- The Washington Times
Monday, January 11, 2021

Maryland Gov. Larry Hogan on Monday proposed providing $267 million in relief payments to residents impacted by the coronavirus pandemic.

The payments would help 400,000 residents in the lowest income bracket who qualify for the Earned Income Tax Credit and provide $750 for families and $450 for individuals if state legislators pass the proposed Relief Act of 2021, the governor said.

The proposed relief act totals $1 billion, and would provide $180 million in tax relief for laid-off residents by repealing all state and local income taxes on unemployment benefits and $300 million in tax relief for small businesses.

Mr. Hogan said he will introduce the act as emergency legislation and called on state lawmakers to immediately pass the economic relief package when the legislative session begins Wednesday. Checks could go out to Marylanders immediately if and once the act passes.

“Every day that goes by without passing a stimulus and tax relief package means more jobs that will be lost, more families who will lose their homes, more businesses who will go out of business and more people that suffer,” the Republican governor said. “Struggling Marylanders and small businesses who are barely hanging on cannot afford the kind of partisan bickering and needless delay that we have seen in Washington.”

Federal funding provided to Maryland will enable the state to provide more rental assistance and a 15% increase in Supplemental Nutrition Assistance Program (SNAP) benefits. Maryland already has provided $700 million in relief since the pandemic began, Mr. Hogan said.

The relief measure proposed by the governor follows calls for more aid for families and businesses from Maryland leaders, including Montgomery County Council President Tom Hucker.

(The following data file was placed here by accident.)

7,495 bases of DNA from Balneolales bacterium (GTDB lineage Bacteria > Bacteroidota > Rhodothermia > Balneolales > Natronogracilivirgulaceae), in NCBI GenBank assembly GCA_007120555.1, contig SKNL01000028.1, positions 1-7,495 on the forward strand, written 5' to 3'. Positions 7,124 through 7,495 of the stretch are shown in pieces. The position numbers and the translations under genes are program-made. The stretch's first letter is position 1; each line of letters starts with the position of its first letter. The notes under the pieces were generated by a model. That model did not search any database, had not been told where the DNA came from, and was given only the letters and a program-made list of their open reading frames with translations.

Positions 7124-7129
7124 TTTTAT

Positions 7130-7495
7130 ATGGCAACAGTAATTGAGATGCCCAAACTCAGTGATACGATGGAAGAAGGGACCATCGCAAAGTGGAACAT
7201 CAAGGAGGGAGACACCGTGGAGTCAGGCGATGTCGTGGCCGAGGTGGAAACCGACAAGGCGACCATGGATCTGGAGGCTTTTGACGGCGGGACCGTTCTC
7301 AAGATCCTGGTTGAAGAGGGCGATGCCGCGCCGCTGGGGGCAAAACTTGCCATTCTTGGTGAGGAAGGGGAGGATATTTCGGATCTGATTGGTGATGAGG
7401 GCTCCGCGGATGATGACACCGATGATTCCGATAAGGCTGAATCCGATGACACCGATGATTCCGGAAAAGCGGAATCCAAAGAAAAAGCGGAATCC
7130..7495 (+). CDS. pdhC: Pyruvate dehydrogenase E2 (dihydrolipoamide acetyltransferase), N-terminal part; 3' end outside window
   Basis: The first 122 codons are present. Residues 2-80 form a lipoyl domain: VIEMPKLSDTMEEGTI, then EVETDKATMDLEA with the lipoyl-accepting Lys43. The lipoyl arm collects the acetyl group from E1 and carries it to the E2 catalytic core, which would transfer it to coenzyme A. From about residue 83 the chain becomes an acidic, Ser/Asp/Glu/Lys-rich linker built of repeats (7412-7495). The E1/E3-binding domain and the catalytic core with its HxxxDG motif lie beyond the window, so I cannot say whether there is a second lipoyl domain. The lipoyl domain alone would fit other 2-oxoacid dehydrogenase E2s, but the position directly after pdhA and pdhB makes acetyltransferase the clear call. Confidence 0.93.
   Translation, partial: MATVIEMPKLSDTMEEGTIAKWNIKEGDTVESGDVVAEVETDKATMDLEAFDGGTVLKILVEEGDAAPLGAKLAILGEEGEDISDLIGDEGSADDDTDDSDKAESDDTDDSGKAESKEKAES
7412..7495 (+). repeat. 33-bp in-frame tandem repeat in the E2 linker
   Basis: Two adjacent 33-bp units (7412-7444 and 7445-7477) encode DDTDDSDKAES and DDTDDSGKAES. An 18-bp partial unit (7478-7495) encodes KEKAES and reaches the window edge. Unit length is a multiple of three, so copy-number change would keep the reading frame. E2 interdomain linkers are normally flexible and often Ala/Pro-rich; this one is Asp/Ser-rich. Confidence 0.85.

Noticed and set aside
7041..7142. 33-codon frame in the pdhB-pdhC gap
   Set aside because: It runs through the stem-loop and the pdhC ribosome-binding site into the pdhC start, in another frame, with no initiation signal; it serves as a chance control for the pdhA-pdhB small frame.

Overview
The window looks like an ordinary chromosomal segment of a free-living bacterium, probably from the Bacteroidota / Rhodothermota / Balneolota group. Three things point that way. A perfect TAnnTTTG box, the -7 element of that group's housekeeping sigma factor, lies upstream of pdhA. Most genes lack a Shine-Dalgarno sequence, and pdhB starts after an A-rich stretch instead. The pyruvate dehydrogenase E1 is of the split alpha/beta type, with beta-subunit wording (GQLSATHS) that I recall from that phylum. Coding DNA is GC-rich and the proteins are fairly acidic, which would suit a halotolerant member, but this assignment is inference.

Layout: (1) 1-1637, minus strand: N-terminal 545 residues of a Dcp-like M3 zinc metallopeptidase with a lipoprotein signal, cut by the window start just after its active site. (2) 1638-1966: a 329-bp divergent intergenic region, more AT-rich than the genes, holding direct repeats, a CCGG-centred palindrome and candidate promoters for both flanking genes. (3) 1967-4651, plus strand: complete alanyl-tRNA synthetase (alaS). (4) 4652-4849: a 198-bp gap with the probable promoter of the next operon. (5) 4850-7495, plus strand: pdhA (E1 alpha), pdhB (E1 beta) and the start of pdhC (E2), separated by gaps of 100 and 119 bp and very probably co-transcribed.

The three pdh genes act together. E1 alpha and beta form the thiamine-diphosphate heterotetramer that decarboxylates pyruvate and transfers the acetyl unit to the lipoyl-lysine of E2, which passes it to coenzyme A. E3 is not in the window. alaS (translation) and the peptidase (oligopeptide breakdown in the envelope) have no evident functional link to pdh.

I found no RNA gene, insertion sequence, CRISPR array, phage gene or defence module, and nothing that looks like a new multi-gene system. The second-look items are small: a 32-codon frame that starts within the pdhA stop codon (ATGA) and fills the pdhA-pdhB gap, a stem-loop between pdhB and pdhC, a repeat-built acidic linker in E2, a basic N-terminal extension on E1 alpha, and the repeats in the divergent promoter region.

“I’m glad that the governor has heard our calls for urgent action. While this relief package will provide some assistance to our most vulnerable residents, much more is needed,” said Mr. Hucker, who described the package as a step in the right direction but insufficient.

He noted that Mr. Hogan passed the responsibility of the relief act to the General Assembly, which slows the process for providing financial help.

In the District, officials began Monday to accept applications for entertainment businesses seeking financial assistance. The $100 million Entertainment Bridge Fund is for businesses whose revenue relies on large gatherings for entertainment, events, trade shows or tourism and whose operations have been disrupted by the pandemic.

Some eligible businesses include tour and performance art companies, recreational sports leagues, event planners, event equipment rental and production companies, photographers, and trade show or event staffing services.

More information about the new funding opportunity will be shared during an event at 4 p.m. Tuesday. Those interested can reserve a spot by visiting bit.ly/DERTCall0112. The event can be viewed on Mayor Muriel Bowser’s social media accounts or at mayor.dc.gov/live.

Last month, the District awarded direct payments of $1,200 to about 20,000 residents eligible to receive pandemic unemployment assistance and offered $2.8 million in financial support for child care businesses. The city also is accepting applications for the $35 million restaurant and $15 million retail bridge funds.

Virginia Gov. Ralph Northam late last month directed $20 million to the state’s economic recovery fund. The funding will go to pending grant awards for more than 300 eligible small businesses and nonprofit organizations.

Mr. Northam earlier announced that the Rebuild VA fund, which previously totaled $100 million, offered grants to 2,500 small businesses and nonprofits affected by the COVID-19 pandemic.

More than 45% of funding has gone to nearly 1,000 small businesses and nonprofits located in low-income communities, while about $50 million has been awarded to businesses owned by women, minorities and veterans, according to the Democratic governor.

“Small businesses and nonprofits are among those hit hardest by the pandemic, and many are bracing for an uncertain few months ahead as the virus surges and we await the widespread availability of the vaccines,” said Mr. Northam.

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